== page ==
Use this URL to cite or link to this record in EThOS: http://ethos.bl.uk/OrderDetails.do?uin=uk.bl.ethos.603553
Title: The experience of the British army in Italy in World War One
Author: Dillon, John
Awarding Body: University of Reading
Current Institution: University of Reading
Date of Award: 2013
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Abstract:
British military histories of the First World War have focused on the Western Front and the soldiers who served there. The major battles of Loos, the Somme, Arras and Passchendaele, together with the poems and memoirs of Rupert Brooke, Wilfred Owen and Siegfried Sassoon have defined the paradigm of how that war was experienced and fought. The image evoked is one of perpetual mud, futility and senseless sacrifice. But that is not a true representation of the conflict on other fronts, nor of that in Flanders. This thesis analyses medical records to demonstrate that there were considerable differences between France and Italy in the survival rate of the soldiers, the diseases they were exposed to and the nature of their combat injuries. Similar work on the courts martial registers provides evidence that the sentences imposed in Italy were tailored to suit the local theatre, rather than conform to the practice in France - there were no executions of British troops in Italy until after the war. Britain's assistance to their Italian ally has been ignored by most writers, but the First World War cannot be properly understood if it is only visualized through the prism of the Western Front. The first chapter of this thesis (using Foreign Office documents) outlines how British politicians went to considerable lengths to split Italy from the Triple Alliance. As the war progressed the strains caused by those negotiations, Italian preoccupation with Italia irredenta and British stereotyping of their ally adversely influenced the relationship between British commanders and their Italian counterparts. The British contribution is given little credit in the Italian report of the Allied victory at Vittorio Veneto - a point made in Edmonds' official history - this, and Italy's later adoption of Fascism, may account for the Italian 'side show' becoming a 'forgotten front'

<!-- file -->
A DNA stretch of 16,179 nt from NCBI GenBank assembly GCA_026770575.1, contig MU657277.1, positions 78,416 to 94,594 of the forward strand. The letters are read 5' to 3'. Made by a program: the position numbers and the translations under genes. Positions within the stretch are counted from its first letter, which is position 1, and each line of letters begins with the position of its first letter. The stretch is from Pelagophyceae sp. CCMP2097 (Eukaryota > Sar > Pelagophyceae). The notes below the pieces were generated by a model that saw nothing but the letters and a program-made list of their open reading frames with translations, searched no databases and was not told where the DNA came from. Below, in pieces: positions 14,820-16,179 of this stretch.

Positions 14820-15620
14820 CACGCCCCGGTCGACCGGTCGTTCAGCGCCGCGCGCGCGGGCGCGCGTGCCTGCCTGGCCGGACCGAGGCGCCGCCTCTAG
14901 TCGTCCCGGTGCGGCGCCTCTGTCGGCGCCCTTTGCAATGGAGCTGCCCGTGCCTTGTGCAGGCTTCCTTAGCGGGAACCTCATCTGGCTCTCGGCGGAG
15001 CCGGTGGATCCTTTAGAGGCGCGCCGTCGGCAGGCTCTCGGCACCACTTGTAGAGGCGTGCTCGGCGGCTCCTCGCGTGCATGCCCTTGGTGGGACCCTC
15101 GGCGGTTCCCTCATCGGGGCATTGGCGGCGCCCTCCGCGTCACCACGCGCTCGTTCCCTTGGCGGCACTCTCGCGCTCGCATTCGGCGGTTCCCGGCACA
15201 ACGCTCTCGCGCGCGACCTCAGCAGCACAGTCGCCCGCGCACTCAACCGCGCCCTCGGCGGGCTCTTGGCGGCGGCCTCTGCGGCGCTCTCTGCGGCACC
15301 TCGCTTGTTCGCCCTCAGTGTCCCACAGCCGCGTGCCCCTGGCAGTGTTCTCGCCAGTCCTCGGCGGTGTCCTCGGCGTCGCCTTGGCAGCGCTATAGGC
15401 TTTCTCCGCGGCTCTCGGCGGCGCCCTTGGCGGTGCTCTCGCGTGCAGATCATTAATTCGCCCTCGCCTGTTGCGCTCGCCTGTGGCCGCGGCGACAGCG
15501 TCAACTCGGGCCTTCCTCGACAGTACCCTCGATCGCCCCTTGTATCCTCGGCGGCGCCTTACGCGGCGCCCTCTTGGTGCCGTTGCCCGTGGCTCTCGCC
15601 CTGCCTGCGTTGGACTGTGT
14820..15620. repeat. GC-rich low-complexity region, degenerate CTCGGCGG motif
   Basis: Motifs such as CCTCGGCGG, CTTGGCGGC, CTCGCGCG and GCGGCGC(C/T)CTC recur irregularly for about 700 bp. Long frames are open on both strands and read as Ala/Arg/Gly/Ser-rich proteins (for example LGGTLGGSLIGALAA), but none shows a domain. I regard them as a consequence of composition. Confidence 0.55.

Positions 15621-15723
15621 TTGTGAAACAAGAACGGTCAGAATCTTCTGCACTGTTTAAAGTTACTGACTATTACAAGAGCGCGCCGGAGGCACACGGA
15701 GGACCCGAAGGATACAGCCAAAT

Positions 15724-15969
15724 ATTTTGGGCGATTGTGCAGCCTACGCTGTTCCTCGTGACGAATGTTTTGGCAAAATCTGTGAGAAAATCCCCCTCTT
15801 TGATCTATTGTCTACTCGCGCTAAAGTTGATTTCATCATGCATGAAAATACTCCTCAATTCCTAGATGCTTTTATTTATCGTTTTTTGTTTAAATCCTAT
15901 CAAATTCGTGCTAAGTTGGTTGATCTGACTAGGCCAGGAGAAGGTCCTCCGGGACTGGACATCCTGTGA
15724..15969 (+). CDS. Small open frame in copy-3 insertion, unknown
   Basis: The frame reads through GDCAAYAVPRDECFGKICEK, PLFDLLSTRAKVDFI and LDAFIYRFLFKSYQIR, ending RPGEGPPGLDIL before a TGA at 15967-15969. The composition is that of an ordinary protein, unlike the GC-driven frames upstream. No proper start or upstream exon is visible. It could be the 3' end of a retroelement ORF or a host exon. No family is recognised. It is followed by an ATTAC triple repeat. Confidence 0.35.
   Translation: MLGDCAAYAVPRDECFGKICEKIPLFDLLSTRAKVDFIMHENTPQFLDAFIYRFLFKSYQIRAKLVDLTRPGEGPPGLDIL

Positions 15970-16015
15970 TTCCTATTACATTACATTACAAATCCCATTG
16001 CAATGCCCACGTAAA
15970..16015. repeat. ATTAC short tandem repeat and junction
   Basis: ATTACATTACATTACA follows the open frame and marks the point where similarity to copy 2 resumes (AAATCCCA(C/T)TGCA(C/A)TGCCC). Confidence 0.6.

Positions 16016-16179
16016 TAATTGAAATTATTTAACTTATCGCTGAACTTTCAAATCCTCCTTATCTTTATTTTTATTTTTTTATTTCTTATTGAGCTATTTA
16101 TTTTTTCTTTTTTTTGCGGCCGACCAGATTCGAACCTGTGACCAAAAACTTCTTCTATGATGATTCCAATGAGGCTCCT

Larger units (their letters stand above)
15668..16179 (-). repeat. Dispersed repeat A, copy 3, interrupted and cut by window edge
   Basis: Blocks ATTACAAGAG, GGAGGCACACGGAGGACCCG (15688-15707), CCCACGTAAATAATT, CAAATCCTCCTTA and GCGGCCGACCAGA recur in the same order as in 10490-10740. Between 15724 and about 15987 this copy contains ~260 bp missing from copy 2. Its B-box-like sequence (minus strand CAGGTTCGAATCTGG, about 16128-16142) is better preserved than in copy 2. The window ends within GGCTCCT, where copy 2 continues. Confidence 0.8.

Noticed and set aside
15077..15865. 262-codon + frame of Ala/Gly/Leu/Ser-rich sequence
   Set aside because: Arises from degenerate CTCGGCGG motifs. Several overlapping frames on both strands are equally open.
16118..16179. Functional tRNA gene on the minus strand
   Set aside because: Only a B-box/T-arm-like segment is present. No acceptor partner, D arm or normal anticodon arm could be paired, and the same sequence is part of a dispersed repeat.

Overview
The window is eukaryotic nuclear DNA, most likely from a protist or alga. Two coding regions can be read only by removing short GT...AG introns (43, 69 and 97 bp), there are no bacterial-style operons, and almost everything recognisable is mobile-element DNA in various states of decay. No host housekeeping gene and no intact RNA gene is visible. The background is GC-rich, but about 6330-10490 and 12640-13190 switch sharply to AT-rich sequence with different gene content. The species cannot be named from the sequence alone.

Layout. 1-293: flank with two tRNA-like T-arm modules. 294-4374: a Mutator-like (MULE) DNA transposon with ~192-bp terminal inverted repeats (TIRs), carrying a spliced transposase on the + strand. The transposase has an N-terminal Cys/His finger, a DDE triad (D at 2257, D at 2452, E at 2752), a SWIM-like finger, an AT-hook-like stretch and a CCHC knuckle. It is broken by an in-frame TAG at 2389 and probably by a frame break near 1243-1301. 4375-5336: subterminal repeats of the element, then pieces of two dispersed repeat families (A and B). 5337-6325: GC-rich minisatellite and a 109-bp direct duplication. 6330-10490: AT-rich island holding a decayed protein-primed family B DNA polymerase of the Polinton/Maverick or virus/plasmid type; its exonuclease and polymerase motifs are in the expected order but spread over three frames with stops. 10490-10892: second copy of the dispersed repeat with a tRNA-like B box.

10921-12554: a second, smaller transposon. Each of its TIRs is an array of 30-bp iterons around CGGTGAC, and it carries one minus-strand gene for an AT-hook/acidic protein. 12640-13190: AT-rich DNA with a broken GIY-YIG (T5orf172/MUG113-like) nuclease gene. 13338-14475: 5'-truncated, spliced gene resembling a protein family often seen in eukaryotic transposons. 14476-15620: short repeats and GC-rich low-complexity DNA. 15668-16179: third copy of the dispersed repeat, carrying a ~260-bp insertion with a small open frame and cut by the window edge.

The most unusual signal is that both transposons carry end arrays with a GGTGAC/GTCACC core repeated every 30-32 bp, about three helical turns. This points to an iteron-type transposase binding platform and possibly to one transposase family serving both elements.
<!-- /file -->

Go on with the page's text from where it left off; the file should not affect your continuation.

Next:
Supervisor: Not available Sponsor: Not available
Qualification Name: Thesis (Ph.D.) Qualification Level: Doctoral
EThOS ID: uk.bl.ethos.603553  DOI: Not available
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